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CJ....winter heat management thoughts - Forno Bravo Forum: The Wood-Fired Oven Community



I'm Peter Reinhart! Ask Me Anything! Monday, February 15, 2016 7:00-8:00 pm EST

To kick off our AMA feature, we have invited author, chef and master bread maker and host of Pizza Quest, Peter Reinhart, to be our first host! Peter will be in the Forum on Monday, February 15th, from 7:00 - 8:00 pm EST. If you are unable to be online during the live session, you can post your questions in the sticky post. Peter will answer those questions during the live session on February 15th. You can view Peter's answers to your questions as well as what happened during the live session in the session thread.

Ask Me Anything New Forum Feature

You will notice a new forum at the top of the main page called, "Ask Me Anything". This forum will be used for live one hour "Ask Me Anything" (AMA) sessions hosted by people who are knowledgeable in different areas pertaining to wood fired ovens. How it works:
- Each AMA will have a "sticky" thread where the community can post questions they would like answered during the live session. This will allow everyone to participate even if you can't be online for the live session. These questions will not be answered by the host until the live AMA; if you need an answer quickly, you should post it in the appropriate Forum area for the community to respond.
- Another thread will be posted for the live AMA. Registered users who are logged in during the live session can interact with the host by asking questions and receiving responses.
- The live thread will remain in the AMA forum to view after the session.

We hope you enjoy this new feature! Please let us know if there is a topic that you'd like to have as an AMA and we'll look for a host!

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CJ....winter heat management thoughts

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  • CJ....winter heat management thoughts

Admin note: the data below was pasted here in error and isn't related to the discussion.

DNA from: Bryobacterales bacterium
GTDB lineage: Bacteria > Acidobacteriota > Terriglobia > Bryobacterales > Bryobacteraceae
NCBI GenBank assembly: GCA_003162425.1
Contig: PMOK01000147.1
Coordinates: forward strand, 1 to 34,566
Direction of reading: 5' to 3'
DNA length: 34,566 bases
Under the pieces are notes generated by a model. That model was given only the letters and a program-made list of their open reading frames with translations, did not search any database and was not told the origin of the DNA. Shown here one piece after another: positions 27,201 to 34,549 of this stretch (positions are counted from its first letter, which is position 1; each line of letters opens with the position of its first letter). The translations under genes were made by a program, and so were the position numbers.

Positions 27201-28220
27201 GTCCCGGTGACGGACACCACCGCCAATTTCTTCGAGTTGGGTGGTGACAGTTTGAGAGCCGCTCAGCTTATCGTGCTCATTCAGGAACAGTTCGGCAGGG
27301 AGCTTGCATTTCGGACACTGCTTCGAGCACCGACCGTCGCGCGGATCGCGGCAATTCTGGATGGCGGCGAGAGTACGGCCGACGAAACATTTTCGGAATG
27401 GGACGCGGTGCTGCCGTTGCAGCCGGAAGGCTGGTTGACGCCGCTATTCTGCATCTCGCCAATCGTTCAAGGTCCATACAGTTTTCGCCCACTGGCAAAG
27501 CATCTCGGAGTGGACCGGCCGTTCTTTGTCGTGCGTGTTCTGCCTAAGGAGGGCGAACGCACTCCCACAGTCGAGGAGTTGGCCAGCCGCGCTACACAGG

I was reading about your oven in the snow post and wondered if you have ever put up a secondary screen around your oven. Your pictures show you have a roof and corner posts. (That was 2 years ago, maybe it's different now) Have you ever considered a windbreak. I have the impression of you cooking almost daily and would think even a tarp would help conserve heat in the winter and obviously anything more substantial would improve insulation value. Some insulation board sealed with foam could be very effective at cutting down the wind and holding a warm air envelope outside the masonary.

    I have put up very thin barriers indoors and they can make a huge difference in heat retention for individual living areas. Plastic sheeting or fabric has been used in garages or indoors. It has almost no insulating value but it is very effective at keeping the warmer air in one area.

    If I was going to have an oven in the snow, particularly if I wanted to use it a lot, I would probably put some kind of secondary structure around it.

    I wonder if any cold weather bakers might have experience with such a before and after experience.

    sigpicTiempo para guzarlos..... ...enjoy every sandwich!

  • #2
    Re: CJ....winter heat management thoughts


    The appearance of my oven hasn't changed substantially since those early pics were taken. I don't think the wall bricks need further covering because of the thickness of the insulation inside the enclosure. The major heat loss issue still to address is the underneath of the hearth slab. Although I did use a six inch vermic/cement layer under the slab, it's just not sufficiently effective for cold weather baking. I have panels of SuperIsol that I'm going to attach to the bottom of the vermic layer when the weather improves enough that my old frostbitten fingers won't freeze up. My oven mouth faces to the south, away from the prevailing (bitter) northwest winter wind. My plan has always been to build a half wall of fielded rail and stile panels between the walls and corner posts, and also on the front, with double panelled doors. Above them, I plan multi-small pane window panels that can be removed in summer. I completely agree with what you suggest and have no doubt whatsoever that breaking the (bitter) wind that whips across the front of the oven would improve heat retention as well as making winter baking easier on the baker.

    In really poor weather, I have used a tarp, but in really poor weather chasing it down the street is a drag.

    "Made are tools, and born are hands"--William Blake, 1757-1827